What it does mean is that we ought to offer a healthy and viable alternative to the larger pop culture surrounding us – and this is where the evangelicalism of my youth so frequently erred. As Andy Crouch has noted, we sought to acknowledge culture rather than responsibly create culture. So you get a 1950s style fundamentalist congregation like my parents’ church, closed off to the outside world like musk ox, with a healthy dose of Hal Lindsey inspired end times paranoia mixed in. Or you get a congregation like the megachurch that helped to rescue my faith during my senior year of high-school, filled with Jesus-loving people but completely and perhaps irrevocably captured by an entertainment-driven culture of big screens, big sounds, and big shows.

In both these contexts, a sincere attempt was made to build a community around the Gospel, but the community’s values were grounded just as much in a secular sub-culture of one sort or another as they were in the Gospel. The key lesson being that you cannot have an acultural Christian community. If you don’t overtly press toward one, one will be given you. And most likely, it will be the sort of bland, mishmash consumerist culture of 21st century America.

Indeed, the churches of my youth even understood this point in a well-intentioned but wrongheaded way. They did try to create a unique Christian culture, but it was simply a baptized (or perhaps “bastardized”) consumerism. As a result, the entire relationship of Christians to culture became swallowed up in a cloud of ambiguity, uncertainty, and confusion.

Contra this baptized consumerism, I propose – with countless others, some of whom write for Mere O – a reinvigorated Christendom in which the church stands at the center of the Christian life and the rest of our lives flow outward from that central focus.

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Posted by Jake Meador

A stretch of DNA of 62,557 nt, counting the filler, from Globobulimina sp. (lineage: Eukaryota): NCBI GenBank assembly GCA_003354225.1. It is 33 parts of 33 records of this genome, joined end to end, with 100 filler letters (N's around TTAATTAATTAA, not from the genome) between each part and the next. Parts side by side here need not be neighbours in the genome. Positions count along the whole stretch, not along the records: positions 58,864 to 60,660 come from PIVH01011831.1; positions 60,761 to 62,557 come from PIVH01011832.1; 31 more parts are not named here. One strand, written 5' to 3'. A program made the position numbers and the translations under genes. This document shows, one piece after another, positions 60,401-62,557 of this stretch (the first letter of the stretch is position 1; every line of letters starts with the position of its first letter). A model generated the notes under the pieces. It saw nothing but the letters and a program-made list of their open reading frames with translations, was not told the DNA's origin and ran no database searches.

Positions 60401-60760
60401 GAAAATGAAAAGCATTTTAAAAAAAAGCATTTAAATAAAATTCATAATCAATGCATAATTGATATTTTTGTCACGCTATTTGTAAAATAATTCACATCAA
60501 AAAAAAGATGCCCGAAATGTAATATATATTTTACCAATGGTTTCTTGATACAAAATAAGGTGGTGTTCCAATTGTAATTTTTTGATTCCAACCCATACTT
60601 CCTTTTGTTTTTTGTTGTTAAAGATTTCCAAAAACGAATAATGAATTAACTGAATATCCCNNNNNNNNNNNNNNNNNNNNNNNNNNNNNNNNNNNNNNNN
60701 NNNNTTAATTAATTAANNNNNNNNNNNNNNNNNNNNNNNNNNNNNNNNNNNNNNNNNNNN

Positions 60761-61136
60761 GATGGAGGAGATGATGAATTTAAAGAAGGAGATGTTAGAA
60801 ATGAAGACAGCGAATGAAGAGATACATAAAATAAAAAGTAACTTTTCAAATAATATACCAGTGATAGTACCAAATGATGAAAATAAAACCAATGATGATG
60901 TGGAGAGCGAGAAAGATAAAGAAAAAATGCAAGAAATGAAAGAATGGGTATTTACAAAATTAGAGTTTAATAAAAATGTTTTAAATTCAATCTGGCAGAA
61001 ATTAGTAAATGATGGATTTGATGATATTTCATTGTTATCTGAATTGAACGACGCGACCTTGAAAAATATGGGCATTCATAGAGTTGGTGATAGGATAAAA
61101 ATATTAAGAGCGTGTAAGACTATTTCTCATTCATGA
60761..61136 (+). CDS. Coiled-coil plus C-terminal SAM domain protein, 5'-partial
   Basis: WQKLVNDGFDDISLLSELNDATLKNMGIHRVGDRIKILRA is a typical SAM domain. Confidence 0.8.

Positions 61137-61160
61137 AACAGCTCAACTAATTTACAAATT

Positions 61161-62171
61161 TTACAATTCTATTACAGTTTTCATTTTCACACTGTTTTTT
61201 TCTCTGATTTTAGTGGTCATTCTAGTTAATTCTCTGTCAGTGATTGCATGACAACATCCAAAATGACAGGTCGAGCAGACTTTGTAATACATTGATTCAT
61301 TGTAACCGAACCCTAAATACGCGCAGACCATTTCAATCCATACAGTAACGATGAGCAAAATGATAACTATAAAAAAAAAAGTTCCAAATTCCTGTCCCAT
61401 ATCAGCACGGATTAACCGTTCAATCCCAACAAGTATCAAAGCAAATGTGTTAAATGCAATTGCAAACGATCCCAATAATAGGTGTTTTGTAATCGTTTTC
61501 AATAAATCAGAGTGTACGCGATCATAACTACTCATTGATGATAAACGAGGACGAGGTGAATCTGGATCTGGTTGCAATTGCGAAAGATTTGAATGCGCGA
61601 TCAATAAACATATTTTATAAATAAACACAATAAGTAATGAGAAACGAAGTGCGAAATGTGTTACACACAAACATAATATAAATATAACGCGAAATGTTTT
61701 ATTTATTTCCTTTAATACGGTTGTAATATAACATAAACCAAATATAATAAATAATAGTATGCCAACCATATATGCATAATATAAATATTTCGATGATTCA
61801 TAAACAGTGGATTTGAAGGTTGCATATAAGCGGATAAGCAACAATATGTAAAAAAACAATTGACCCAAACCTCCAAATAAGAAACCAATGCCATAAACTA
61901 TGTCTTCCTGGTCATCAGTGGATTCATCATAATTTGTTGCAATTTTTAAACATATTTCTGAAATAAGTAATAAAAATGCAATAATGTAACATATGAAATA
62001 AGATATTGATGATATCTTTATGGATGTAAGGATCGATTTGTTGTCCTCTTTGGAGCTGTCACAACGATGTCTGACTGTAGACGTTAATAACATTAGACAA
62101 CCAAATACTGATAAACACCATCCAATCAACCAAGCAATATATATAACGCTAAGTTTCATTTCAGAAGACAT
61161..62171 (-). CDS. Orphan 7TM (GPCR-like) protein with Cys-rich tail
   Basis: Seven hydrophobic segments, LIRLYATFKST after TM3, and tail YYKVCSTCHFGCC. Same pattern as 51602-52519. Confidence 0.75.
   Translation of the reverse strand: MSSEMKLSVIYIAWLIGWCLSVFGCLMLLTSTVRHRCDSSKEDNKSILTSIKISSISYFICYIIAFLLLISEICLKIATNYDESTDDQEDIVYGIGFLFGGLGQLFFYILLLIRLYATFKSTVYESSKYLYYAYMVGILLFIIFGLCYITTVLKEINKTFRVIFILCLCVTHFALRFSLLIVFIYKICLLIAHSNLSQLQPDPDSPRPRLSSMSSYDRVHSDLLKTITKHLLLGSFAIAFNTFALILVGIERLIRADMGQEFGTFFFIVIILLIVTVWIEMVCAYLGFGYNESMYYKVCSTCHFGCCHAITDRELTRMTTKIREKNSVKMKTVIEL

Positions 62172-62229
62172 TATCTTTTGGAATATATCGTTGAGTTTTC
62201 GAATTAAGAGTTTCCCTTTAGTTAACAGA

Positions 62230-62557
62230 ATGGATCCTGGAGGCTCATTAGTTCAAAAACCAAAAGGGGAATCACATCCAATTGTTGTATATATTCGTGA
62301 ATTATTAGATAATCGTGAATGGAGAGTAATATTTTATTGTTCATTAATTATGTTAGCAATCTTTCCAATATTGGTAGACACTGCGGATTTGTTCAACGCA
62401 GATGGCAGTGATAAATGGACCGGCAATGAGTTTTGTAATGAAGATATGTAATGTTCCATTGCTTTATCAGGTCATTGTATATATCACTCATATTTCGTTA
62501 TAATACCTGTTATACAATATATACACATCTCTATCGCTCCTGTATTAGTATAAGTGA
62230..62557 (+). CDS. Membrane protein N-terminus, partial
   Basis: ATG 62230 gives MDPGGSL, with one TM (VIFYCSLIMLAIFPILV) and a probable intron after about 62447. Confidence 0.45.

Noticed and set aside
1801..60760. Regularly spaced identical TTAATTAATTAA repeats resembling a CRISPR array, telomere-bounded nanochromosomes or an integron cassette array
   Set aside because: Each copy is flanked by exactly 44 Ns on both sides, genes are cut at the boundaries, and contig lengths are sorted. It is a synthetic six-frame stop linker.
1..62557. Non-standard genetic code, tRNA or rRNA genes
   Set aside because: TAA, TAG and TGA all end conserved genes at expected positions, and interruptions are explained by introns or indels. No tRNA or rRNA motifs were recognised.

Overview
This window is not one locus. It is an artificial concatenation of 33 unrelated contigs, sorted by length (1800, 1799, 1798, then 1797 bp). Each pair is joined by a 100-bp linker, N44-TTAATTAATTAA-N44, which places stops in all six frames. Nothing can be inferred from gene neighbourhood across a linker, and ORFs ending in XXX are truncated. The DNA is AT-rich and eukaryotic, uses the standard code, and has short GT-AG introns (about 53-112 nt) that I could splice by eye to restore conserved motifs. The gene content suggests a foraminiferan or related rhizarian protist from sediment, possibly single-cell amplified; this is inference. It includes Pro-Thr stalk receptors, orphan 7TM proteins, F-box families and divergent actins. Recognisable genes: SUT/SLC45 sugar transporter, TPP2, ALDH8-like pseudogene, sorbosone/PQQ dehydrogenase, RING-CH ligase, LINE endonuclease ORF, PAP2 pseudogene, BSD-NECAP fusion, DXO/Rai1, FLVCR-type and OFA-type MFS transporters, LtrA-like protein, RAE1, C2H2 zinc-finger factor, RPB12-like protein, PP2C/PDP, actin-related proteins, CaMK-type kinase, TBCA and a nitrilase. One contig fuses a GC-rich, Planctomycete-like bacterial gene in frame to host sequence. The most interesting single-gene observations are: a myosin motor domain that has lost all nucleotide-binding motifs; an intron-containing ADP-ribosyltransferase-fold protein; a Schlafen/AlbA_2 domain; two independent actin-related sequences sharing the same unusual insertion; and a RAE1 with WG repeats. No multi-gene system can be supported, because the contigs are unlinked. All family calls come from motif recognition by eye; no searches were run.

Jake Meador is the editor-in-chief of Mere Orthodoxy and author of "In Search of the Common Good: Christian Fidelity in a Fractured World." He is a 2010 graduate of the University of Nebraska-Lincoln where he studied English and History. He lives in Lincoln, NE with his wife Joie, their daughter Davy Joy, and sons Wendell, Austin, and Ambrose. Jake's writing has appeared in Commonweal, Christianity Today, Fare Forward, the University Bookman, Books & Culture, First Things, National Review, Front Porch Republic, and The Run of Play.

8 Comments

  1. Baptized Consumerism – An Argument for Christendom | Mere Orthodoxy http://bit.ly/9CEQIw #Jesus #christ #god

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  2. I think I get the premise, but I’m having a difficult time seeing the tangibles of application (either in right or wrong examples).

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  3. Casey – Thanks for commenting! I have two different thoughts regarding your question.

    First, I think the difficulty in seeing tangibles may simply indicate how muddled we are in thinking about culture. We lack the resources to give good examples simply because there haven’t been that many. But that’s probably too cynical and self-glorifying on my part, so I’m rather skeptical of that response.

    Second, and I think more helpfully, I think the reason it’s difficult to give specific examples is that much of the time such living goes unnoticed because the people living that way are doing what Paul says in Romans 12: They’re living at peace with others as much as they possibly can. For what it’s worth, though, I think James Hunter’s “To Change the World” gives a helpful push in the right direction.